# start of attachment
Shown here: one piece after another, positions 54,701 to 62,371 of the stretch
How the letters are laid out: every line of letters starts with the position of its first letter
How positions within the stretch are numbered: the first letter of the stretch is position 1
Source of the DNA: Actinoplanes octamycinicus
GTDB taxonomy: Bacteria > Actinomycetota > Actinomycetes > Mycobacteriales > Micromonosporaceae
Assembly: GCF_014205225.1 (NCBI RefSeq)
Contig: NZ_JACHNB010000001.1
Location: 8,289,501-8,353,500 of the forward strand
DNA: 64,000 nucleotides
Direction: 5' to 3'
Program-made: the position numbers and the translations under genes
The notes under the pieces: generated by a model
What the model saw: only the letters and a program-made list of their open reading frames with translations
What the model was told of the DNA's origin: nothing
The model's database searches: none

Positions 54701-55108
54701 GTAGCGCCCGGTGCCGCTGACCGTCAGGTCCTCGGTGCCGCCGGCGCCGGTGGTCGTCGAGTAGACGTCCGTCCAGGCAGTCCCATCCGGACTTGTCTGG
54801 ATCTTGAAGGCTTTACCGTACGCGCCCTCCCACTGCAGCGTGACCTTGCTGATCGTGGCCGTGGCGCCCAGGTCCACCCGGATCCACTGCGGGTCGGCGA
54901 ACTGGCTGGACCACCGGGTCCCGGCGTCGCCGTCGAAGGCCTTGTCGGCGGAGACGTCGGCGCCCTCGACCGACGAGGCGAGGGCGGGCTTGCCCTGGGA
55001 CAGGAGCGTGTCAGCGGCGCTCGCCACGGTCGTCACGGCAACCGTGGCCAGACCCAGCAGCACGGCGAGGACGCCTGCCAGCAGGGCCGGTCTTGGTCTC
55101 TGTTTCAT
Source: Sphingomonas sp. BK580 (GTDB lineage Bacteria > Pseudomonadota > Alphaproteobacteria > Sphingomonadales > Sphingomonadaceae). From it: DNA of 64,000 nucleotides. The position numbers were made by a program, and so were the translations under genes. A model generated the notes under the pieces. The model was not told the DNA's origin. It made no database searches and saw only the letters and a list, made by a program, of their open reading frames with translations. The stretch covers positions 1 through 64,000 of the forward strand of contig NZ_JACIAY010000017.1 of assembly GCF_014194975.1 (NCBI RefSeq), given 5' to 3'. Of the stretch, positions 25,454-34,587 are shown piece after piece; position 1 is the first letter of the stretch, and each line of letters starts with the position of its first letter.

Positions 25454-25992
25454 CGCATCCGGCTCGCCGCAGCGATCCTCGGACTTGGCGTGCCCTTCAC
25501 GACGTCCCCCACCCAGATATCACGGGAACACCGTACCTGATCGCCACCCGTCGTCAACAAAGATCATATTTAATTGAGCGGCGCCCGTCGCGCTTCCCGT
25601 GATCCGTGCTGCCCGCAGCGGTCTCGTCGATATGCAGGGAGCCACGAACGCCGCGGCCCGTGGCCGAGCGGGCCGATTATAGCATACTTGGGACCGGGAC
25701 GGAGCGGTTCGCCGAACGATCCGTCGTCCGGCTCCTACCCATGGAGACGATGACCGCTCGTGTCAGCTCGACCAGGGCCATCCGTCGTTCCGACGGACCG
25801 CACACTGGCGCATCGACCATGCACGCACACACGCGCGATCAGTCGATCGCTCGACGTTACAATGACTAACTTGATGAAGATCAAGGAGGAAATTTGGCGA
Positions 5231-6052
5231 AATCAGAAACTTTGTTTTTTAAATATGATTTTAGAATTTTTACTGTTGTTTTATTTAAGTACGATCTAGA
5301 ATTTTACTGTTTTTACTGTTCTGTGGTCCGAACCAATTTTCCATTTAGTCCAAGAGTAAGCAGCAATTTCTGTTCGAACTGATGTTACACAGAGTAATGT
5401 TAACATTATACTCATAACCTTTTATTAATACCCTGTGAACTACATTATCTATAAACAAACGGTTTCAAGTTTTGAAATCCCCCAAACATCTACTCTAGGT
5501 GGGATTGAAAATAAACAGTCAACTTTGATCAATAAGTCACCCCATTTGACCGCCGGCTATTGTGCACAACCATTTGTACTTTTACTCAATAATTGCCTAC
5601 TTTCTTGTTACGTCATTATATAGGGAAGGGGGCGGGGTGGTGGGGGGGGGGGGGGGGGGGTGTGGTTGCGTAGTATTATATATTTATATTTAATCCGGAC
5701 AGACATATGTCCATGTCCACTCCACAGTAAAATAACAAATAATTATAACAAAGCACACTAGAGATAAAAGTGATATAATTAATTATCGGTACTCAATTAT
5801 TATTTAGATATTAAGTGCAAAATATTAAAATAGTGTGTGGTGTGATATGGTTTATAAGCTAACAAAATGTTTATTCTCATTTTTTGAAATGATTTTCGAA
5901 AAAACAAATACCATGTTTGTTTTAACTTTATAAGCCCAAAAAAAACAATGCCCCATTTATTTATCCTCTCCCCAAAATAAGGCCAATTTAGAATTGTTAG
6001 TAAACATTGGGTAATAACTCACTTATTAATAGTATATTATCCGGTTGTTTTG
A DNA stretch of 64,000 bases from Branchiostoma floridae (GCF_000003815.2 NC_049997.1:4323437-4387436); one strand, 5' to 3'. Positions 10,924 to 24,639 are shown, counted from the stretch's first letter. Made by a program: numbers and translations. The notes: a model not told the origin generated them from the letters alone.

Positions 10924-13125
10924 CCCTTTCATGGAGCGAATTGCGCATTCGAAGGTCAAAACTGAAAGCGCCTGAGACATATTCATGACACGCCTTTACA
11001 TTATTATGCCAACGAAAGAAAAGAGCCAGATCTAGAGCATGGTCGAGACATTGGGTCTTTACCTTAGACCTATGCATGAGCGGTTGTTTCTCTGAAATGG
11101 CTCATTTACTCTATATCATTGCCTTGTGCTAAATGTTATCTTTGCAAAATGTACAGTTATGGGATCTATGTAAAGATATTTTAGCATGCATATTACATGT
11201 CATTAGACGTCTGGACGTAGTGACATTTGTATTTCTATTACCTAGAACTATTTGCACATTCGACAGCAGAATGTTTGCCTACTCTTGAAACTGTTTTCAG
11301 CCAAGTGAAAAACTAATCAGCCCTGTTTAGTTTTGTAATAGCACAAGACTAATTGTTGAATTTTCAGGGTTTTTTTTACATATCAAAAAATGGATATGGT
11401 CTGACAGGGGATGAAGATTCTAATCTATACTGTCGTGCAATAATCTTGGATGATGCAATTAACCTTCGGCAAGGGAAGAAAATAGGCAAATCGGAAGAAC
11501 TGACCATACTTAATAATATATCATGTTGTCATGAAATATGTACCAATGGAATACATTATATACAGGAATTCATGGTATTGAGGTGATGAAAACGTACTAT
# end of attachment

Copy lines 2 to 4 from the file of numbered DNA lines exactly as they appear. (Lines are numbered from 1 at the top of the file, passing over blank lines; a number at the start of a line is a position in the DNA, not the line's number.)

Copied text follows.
How the letters are laid out: every line of letters starts with the position of its first letter
How positions within the stretch are numbered: the first letter of the stretch is position 1
Source of the DNA: Actinoplanes octamycinicus